I introduced a coworker to pit 11 on Sunday. He was picking up all kinds of rocks, some of which I was pretty sure were not caeboniferous, but I didn't want to break his enthusiasm. Now, he dropped off his bucket at my class because I have a freezer, and in the rocks that i was sure were from the wrong Era was this nice shell! Can anyone identify it?
  14. Quriosity

    Torinia_patula.jpg

    From the album: Lutetian Mollusks

    © @ Alexandre Tuel

  15. Quriosity

    Olivancillaria impressa.jpg

    From the album: Lutetian Mollusks

    © @ Alexandre Tuel

  16. Quriosity

    Murex sp.jpg

    From the album: Lutetian Mollusks

    © @ Alexandre Tuel

  17. Quriosity

    Murex sp 2.jpg

    From the album: Lutetian Mollusks

    © @ Alexandre Tuel

  18. Quriosity

    Athleta citharus.jpg

    From the album: Lutetian Mollusks

    © @ Alexandre Tuel

  19. I'm almost certain this is a clam of some kind. It's solid rock and has all the features of a mollusk. There's a hole in the side where you can actually see the clam itself. There's a multitude of different species on the river bed here. I find oysters too. Huge ones. This all used to be lower gulf region millions of years ago according to maps
  20. Barrelcactusaddict

    Myanmar Amber ([Unnamed Fm.], 99.34-98.10 Ma)

    From the album: Fossil Amber and Copal: Worldwide Localities

    Polished specimen containing sediment/calcite-filled domichnia (burrows/crypts) formed by mollusks of the family Pholadidae (likely subfam. Martesiinae): these features were formed while the resin was in a marine environment and after it had sufficiently hardened, all preceding its burial and subsequent diagenesis. Provenance of specimen is Tanai Township, Myitkyina District, Myanmar. This image was captured using a HAYEAR HY-1070 microscope.

    © Kaegen Lau

  21. Hi All, It's been a while since I have posted, let alone gone collecting but I just had a really good trip down to the Matoaka Beach Cabins in St. Leonard, MD. Here you can pay $5 ($10 on weekends) to access their beach which gives you about 1/3 of a mile to explore. I went down on Tuesday the 14th since I had some time off from work. It coincided with an extremely slack tide which directly led to many of my best finds. No shark teeth unfortunately, except for two pieces that were just roots with the toothy part broken off. I did however clean up on Ecphora sp. and Cetacean bo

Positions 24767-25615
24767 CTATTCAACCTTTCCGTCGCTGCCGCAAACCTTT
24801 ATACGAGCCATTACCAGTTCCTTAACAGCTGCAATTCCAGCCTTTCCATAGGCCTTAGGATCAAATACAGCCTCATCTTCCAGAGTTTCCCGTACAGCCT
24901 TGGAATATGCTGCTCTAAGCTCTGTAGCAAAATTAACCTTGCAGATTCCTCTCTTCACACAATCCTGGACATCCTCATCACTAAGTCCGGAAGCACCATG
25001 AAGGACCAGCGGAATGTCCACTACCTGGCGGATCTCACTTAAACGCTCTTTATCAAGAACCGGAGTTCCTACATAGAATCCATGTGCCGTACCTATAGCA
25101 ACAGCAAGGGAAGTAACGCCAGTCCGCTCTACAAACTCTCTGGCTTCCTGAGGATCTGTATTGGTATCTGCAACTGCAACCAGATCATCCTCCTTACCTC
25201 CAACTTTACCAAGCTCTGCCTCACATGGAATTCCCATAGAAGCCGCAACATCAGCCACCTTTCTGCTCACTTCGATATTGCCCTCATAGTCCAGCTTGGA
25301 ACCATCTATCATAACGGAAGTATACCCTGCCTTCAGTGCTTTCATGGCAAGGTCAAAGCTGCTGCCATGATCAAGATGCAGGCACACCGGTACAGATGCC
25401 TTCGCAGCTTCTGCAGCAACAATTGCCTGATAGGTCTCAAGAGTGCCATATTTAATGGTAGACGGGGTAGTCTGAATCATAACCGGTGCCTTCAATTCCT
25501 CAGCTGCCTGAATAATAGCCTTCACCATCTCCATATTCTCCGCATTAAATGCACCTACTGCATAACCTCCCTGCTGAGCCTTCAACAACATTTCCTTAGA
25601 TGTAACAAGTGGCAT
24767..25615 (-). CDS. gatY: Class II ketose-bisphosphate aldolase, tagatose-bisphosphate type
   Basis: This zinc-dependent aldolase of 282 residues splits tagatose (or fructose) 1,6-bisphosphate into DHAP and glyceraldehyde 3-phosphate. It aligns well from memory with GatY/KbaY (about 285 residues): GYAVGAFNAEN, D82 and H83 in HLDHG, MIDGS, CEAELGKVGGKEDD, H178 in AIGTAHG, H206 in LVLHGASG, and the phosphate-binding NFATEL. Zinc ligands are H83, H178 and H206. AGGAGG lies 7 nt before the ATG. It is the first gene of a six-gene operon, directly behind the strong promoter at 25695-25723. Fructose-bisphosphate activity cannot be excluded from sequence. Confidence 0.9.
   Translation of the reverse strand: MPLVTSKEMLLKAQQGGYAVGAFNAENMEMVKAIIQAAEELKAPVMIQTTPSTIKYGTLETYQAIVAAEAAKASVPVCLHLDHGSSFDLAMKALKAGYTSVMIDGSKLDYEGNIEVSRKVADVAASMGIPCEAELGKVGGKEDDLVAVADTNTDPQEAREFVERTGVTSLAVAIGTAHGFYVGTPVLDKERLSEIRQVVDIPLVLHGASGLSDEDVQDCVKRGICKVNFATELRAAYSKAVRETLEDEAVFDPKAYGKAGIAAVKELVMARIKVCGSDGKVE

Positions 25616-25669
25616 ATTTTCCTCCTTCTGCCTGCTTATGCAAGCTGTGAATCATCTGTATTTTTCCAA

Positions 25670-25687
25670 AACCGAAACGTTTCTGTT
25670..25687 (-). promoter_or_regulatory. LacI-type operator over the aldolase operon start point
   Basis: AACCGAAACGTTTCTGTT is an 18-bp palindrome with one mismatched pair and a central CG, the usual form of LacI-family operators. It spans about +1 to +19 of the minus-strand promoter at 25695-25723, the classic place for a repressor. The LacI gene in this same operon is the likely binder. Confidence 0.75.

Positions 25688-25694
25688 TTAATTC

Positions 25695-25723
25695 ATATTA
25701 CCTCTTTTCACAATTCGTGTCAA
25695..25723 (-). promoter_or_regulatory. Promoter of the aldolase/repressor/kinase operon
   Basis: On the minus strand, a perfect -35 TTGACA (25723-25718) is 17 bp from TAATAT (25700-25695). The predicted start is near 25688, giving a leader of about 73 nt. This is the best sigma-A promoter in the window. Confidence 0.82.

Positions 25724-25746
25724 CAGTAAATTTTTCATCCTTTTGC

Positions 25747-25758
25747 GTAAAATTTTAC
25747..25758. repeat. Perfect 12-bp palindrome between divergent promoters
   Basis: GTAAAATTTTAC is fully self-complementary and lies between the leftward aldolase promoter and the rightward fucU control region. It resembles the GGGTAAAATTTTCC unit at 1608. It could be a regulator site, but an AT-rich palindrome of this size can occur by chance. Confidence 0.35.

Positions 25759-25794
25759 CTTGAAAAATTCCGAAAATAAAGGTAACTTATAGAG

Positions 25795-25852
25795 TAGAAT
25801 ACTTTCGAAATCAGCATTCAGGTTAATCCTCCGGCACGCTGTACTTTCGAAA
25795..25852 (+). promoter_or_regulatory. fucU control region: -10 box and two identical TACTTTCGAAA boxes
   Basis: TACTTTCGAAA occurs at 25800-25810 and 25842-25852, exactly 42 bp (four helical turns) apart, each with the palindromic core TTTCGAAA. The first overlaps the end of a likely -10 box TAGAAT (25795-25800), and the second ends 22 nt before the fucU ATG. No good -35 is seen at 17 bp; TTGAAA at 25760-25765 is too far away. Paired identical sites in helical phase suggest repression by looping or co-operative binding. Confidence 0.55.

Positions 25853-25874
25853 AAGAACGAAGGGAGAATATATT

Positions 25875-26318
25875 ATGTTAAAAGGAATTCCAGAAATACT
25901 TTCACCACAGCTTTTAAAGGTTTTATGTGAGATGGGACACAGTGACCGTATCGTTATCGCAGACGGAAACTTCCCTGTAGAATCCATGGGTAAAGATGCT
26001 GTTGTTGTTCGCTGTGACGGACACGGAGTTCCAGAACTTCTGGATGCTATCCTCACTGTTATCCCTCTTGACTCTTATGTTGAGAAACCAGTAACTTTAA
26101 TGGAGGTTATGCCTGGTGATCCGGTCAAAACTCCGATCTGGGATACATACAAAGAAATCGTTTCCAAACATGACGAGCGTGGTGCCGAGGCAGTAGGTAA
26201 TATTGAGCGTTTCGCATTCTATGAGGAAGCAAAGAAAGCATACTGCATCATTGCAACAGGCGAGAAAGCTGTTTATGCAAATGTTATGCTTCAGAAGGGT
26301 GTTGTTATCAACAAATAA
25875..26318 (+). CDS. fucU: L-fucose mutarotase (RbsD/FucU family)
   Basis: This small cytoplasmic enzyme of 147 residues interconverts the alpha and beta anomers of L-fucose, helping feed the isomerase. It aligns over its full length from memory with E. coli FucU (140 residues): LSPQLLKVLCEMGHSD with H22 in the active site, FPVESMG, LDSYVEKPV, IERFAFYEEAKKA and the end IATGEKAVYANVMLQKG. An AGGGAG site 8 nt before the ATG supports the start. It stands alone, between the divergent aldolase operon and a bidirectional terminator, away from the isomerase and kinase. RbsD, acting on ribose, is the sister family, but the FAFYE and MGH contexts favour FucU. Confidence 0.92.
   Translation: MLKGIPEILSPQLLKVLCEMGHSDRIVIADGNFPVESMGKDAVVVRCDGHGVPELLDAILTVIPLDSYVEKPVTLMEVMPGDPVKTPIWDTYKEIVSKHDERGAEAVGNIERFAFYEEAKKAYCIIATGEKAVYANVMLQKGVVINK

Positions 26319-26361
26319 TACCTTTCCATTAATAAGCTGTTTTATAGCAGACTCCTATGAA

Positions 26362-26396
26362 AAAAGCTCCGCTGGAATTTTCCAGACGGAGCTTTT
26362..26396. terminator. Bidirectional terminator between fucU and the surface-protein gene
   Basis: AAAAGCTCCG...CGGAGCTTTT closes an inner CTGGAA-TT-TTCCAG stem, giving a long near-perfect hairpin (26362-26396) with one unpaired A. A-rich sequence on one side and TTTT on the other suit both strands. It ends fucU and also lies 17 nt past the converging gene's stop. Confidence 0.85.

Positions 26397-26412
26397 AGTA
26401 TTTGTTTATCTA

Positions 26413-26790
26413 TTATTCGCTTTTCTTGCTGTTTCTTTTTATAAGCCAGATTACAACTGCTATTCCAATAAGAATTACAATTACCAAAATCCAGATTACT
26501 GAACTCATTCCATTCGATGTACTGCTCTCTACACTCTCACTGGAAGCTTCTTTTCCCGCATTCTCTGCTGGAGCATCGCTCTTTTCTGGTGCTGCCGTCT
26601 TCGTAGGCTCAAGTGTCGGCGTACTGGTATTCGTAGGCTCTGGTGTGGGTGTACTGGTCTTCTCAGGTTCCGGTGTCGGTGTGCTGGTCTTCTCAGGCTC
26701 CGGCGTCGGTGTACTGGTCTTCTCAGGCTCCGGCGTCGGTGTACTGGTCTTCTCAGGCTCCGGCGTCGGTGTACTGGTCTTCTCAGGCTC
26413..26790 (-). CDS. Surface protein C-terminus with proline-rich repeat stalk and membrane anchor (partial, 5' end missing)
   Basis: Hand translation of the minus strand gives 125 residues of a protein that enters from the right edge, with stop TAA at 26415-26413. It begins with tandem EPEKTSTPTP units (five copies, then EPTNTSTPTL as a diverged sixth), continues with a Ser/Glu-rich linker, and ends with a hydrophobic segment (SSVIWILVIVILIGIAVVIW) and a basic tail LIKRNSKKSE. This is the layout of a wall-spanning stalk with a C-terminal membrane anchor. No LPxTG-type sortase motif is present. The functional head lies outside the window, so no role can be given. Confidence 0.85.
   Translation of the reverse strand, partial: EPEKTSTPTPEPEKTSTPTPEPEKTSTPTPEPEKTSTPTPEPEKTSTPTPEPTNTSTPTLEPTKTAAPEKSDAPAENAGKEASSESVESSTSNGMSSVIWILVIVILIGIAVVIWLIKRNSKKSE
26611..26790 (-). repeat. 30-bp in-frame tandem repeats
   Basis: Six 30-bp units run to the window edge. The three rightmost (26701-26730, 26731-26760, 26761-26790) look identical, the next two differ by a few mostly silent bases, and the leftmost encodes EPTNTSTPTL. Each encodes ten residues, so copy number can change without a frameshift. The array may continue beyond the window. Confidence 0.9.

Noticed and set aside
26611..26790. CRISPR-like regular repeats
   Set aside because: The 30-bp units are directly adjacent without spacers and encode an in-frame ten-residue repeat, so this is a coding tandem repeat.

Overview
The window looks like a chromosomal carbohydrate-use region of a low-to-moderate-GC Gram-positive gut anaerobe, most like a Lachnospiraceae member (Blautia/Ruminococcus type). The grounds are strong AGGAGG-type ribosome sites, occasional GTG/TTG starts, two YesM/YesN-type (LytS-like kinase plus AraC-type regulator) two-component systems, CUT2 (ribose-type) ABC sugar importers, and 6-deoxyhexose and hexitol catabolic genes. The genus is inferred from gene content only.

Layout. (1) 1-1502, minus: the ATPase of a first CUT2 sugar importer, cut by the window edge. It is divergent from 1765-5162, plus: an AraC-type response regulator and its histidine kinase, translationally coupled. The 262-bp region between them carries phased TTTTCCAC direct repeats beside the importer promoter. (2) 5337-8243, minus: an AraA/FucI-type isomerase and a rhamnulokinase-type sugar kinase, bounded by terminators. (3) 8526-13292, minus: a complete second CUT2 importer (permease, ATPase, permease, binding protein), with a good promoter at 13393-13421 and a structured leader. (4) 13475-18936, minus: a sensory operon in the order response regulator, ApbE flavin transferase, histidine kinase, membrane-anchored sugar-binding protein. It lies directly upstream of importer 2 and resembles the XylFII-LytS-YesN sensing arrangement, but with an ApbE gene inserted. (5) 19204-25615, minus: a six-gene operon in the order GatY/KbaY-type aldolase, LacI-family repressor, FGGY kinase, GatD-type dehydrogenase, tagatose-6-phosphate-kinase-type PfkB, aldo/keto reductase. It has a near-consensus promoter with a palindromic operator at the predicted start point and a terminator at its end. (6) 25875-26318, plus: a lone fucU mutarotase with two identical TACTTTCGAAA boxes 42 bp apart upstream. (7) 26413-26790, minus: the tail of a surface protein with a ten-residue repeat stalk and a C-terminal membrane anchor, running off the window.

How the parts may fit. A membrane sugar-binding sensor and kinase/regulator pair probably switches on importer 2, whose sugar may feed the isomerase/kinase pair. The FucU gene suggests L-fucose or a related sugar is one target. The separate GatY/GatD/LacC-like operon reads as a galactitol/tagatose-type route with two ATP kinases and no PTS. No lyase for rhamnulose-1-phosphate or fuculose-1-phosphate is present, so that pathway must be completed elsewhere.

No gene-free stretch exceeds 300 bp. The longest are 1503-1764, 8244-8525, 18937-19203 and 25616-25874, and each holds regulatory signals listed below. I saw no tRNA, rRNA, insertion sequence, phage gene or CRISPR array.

22. Hello again to all of you guys , I´m in a huge need oh help to ID some mollusks of south central Chile. Currently these are storaged in the vault of a local university. I know taht the fossils in the images are not in the best conditions, but the outcrop itself sadly has been seriously reworked by a bulldozer machinery (they may be a little bit flattened). At least to a family or genus level ID should be nice considering how they actually are. The beds should be of the Miocene to Pliocene. But also theres a very minor chance of being from the middle to upper Eocene. Th
  23. Noi de Tona

    Fossil Mollusks?

    My father found these fossils near Vilafranca del Penedes (Catalonia). I would be grateful if someone could identify their species (I do not know even if there is more than one) and how old could they be. Their size is up to 25 cm and on the narrow end can be seen, in some of them, a few grooves, sometimes blue in colour while the rest looks mostly pale yellow.
  24. With the nicer weather last week, I was able to make two brief trips to kick of the year. There still ended up being a lot of snow on the ground, but it was manageable. My first trip was to one of my favorite sites, a roadcut in the Pennsylvanian LaSalle Limestone in Illinois. Lots of the usual stuff was found, but the two trip makers were a small Peripristis shark tooth and a Linoproductus mass mortality plate. Here's the tooth. I think it will clean up nicely. And here are the Linoproductus. There's around 50 individuals present, and they are all quite small com
  25. cavetrain

    Ammonite: real or replica?

    Hello, fossil friends! I'm a first-time poster to the forum. I've had this little fellow for several years now. I found it hanging out among the gravel decorating an apartment complex in the southwestern United States; Tucson, Arizona, to be specific. I cannot explain why it was there, unless it was somehow ignored as a rock, or discarded by someone who no longer wanted it, but all the same, I was aware of the general shape of an ammonite, and brought it home with me because, well, its spiral was pretty! There are several dry rivers about the area, but I know next to